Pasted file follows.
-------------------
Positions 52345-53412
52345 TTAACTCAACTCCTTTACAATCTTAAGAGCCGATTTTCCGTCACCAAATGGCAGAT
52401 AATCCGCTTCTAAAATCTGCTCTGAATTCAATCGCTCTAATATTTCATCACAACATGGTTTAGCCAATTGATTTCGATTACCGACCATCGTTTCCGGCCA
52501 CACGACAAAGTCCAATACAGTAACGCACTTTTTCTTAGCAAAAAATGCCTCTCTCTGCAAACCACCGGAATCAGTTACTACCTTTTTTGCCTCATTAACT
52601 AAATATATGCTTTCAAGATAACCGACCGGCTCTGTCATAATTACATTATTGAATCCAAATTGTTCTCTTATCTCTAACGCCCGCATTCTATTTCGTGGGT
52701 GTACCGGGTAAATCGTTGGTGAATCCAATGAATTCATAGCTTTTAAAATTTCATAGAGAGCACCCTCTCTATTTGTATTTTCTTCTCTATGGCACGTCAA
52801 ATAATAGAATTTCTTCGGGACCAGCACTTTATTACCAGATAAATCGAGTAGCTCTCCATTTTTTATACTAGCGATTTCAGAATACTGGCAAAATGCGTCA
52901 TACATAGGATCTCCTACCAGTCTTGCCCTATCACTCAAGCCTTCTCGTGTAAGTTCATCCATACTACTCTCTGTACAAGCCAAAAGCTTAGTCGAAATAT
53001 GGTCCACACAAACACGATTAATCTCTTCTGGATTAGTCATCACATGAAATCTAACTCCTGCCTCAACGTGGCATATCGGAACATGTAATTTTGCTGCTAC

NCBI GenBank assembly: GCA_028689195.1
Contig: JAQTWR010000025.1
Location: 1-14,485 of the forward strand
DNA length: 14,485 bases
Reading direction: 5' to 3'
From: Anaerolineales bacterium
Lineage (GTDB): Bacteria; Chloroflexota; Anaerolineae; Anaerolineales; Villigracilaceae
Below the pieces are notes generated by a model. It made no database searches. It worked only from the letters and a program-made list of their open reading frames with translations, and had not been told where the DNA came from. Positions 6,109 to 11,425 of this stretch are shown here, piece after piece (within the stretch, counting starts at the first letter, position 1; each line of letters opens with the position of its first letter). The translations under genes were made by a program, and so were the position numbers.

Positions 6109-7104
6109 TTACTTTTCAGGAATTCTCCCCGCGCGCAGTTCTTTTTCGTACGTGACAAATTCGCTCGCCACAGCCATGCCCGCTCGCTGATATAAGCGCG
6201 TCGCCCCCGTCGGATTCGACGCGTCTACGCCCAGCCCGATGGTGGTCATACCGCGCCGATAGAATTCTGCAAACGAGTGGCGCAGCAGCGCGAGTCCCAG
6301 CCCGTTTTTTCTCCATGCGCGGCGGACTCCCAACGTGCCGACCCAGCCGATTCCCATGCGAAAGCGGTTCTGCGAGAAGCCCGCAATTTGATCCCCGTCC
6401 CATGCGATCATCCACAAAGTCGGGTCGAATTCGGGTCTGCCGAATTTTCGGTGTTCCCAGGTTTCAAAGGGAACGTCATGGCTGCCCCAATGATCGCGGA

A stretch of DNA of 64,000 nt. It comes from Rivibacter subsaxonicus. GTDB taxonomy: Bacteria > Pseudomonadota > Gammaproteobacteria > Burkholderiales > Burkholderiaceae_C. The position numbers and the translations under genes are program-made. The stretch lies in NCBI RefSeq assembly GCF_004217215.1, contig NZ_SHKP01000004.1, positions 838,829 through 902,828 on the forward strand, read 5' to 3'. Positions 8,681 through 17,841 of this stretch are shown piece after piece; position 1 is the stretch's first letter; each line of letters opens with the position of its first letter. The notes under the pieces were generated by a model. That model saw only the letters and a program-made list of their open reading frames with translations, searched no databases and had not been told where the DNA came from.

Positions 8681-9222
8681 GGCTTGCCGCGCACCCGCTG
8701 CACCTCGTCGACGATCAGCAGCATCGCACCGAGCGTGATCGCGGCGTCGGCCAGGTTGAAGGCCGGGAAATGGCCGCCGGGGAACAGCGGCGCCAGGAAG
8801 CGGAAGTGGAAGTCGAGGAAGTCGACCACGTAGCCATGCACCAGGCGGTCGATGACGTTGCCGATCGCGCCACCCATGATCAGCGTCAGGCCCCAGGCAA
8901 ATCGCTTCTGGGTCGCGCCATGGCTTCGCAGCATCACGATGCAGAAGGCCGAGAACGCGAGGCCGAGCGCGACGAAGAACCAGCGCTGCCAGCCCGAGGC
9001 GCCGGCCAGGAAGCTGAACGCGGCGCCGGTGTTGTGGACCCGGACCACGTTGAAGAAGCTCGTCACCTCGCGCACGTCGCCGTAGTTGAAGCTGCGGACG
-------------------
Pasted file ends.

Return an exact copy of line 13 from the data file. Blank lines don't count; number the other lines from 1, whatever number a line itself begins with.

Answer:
DNA length: 14,485 bases